AUSTIN, Texas (AP) — The federal civil lawsuits against Baylor University have piled up for more than a year, accusing the nation's largest Baptist school of repeatedly mishandling, ignoring or stifling claims of sexual and physical abuse of students.

After months of bad publicity, the firing of a popular football coach and the demotion and departure of its president, Baylor is starting to make those cases go away with settlements — just as evidence gathering is heating up and long before any of the cases approach trial.

Baylor previously settled with three women who hadn't sued, and last week reached a deal with former student Jasmin Hernandez , the first of several women to file federal Title IX lawsuits against Baylor. The Hernandez settlement was the second in a month — and fifth overall — and it closed one of most troubling cases.

More settlements are likely coming, said Dan Werly, a Nashville sports lawyer and founder and editor of the sports law blog thewhitebronco.com.

He noted Baylor was recently ordered to hand over documents and findings from an internal investigation to attorneys for 10 women who are still suing the school, and the plaintiffs in the other three lawsuits that are still pending will likely want the same access to details Baylor has fought to keep secret.

"They are going to keep settling," Werly said. "They have made a very conscientious effort to keep the actual details of what's happened out of the public eye ... That ruling put pressure on Baylor to aggressively settle cases."

Hernandez was raped in 2012 by former football player Tevin Elliott, who was later sentenced to 20 years in prison. Her lawsuit claimed Baylor knew Elliott had a history of assaults, failed to protect her and others who were attacked, and ignored her pleas when she sought help. The Associated Press generally doesn't identify sexual assault victims, but Hernandez has spoken publicly to draw attention to the case.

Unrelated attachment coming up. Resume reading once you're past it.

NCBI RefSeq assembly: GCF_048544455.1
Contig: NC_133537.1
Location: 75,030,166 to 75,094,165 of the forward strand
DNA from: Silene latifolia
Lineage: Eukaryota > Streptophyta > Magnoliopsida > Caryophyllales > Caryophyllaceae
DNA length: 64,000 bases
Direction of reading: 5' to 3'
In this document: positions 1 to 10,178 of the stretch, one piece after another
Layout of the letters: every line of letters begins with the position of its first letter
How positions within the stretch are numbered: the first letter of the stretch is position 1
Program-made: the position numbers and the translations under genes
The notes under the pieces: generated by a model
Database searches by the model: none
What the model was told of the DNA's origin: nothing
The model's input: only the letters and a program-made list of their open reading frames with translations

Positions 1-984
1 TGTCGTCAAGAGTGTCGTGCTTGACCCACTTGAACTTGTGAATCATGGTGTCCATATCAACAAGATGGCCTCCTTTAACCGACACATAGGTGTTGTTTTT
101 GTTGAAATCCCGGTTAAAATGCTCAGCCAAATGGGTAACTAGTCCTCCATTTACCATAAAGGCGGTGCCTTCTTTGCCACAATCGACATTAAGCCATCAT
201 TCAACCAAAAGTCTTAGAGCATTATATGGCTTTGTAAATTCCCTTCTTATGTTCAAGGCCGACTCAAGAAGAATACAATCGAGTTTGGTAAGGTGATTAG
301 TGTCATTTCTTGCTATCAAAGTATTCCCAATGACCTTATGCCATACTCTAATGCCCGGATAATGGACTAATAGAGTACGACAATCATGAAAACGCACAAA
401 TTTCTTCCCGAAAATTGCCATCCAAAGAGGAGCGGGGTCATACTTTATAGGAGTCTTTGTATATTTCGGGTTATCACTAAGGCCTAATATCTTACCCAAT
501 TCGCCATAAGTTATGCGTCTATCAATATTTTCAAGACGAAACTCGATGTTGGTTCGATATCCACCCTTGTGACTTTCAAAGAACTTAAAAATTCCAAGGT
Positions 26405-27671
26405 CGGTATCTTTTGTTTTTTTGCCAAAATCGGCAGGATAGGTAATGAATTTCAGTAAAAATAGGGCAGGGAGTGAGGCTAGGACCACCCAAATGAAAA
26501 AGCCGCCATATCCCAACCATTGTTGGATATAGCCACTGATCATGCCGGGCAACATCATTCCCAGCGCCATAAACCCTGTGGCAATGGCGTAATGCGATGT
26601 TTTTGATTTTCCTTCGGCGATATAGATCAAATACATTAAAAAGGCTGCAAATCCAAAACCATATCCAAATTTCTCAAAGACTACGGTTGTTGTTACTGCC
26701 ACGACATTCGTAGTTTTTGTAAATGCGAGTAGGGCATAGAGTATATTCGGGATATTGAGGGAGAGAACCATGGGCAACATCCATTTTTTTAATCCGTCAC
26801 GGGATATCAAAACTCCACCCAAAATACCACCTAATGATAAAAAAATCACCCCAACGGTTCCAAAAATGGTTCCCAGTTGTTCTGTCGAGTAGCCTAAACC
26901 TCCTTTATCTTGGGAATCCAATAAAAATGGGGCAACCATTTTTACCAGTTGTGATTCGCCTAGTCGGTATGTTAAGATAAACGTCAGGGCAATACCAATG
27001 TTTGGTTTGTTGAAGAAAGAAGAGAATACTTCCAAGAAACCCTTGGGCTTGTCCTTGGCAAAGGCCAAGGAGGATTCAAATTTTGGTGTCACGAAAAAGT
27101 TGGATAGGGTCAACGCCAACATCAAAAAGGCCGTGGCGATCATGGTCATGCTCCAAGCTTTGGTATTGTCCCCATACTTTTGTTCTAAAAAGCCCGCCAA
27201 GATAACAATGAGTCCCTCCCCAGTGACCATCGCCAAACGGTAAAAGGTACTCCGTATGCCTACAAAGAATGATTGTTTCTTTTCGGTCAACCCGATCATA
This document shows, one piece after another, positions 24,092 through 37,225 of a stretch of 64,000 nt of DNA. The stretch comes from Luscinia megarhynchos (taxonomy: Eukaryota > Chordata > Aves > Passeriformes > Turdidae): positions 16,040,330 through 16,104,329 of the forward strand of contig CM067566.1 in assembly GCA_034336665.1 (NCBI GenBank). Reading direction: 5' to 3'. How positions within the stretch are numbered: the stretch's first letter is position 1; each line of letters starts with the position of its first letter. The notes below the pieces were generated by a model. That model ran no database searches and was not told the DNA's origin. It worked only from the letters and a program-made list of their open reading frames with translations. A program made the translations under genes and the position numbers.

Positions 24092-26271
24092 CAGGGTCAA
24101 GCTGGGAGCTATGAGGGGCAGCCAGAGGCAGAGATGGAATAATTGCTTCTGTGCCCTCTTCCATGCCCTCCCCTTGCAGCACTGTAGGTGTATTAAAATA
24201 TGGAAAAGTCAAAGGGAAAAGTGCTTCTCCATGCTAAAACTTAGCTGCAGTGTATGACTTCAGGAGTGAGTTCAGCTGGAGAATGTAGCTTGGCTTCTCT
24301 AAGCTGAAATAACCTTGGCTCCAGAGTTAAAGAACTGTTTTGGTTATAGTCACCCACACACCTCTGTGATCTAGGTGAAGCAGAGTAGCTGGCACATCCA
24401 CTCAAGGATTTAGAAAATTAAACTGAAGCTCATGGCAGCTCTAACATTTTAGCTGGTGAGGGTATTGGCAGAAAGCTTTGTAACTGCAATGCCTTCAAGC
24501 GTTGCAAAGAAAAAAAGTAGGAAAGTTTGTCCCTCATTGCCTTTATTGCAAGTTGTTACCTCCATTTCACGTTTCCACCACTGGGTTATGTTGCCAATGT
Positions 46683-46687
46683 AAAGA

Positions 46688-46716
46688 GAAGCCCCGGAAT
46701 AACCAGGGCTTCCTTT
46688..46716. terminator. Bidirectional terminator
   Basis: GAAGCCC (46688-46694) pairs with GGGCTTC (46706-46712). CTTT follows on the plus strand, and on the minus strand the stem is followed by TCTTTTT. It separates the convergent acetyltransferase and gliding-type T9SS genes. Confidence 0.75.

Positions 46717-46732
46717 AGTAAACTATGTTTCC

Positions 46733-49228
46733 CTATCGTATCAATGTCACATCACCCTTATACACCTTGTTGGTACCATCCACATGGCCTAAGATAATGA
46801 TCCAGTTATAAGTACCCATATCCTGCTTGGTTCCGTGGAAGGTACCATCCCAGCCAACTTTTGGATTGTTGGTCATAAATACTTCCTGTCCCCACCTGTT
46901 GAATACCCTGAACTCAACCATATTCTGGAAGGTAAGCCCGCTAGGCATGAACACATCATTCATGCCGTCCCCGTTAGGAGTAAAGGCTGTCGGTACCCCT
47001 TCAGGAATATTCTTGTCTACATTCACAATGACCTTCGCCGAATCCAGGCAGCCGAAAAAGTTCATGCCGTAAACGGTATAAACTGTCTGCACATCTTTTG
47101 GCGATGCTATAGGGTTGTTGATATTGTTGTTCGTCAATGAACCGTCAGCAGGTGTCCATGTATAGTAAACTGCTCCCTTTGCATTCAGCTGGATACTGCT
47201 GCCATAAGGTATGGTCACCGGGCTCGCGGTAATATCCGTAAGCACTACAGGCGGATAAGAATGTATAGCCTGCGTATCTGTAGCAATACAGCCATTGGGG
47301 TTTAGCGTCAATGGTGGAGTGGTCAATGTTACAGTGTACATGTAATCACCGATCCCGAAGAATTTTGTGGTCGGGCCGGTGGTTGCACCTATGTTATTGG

Hernandez's lawyers and Baylor haven't revealed terms of the deal, citing a confidentiality agreement. Hernandez agreed to drop former football coach Art Briles, who was fired in May 2016, and former athletic director Ian McCaw, who is now at Liberty University, from the lawsuit. Attorneys for both men said their clients were not required to pay under the terms of Baylor's settlements.

"She is very pleased with the result, and is looking forward to closing this chapter of her life," Hernandez attorney Alexander Zalkin said.

According to Baylor, the university's endowment grew $80 million over the past year to a hit a record-high $1.23 billion. As a private school, Baylor may never have to release terms of the settlements. Bears for Leadership Reform, a group of influential Baylor donors and backers — some of whom have supported Briles — have criticized the secrecy surrounding Baylor's internal investigation, leadership meetings and the settlements.

In late 2016, that group estimated settlements with victims would approach $20 million, and several lawsuits hadn't even been filed yet. Group leaders did not respond to a request for comment for this story.

Werly that noted Penn State paid out more than $90 million in settlements to victims in a sexual abuse scandal involving former football assistant coach Jerry Sandusky.

"They were just trying to make it go away," Werly said. "I think that's Baylor's strategy as well."

Of the settlements with the three women who had not sued, one involved a student who was allegedly attacked by former football player Sam Ukwuachu, who was convicted of rape in 2015 but later the verdict overturned. Ukwuachu is awaiting retrial. Baylor also settled in July with a woman who accused the school of fostering a "hunting ground for sexual predators."

The four federal lawsuits that are still pending lay out some ugly accusations, including allegations of an out-of-control football program that tacitly allowed sexual violence and gang rape, and claims the administration used a strict student conduct code against premarital sex and alcohol and drug use to intimidate or silence victims and witnesses. Lawyers in those cases did not respond to requests for comment.

Baylor spokeswoman Lori Fogleman said the school "will continue to address potential settlement opportunities as appropriate."

"We are grateful that these strong women have come forward with their experiences. These are not our stories to tell, but they are stories that the university needed to hear, no matter how painful," she said. "Baylor is committed to the safety and security of our students as we move forward with the new academic year and in providing appropriate restorative remedies for our past failures."

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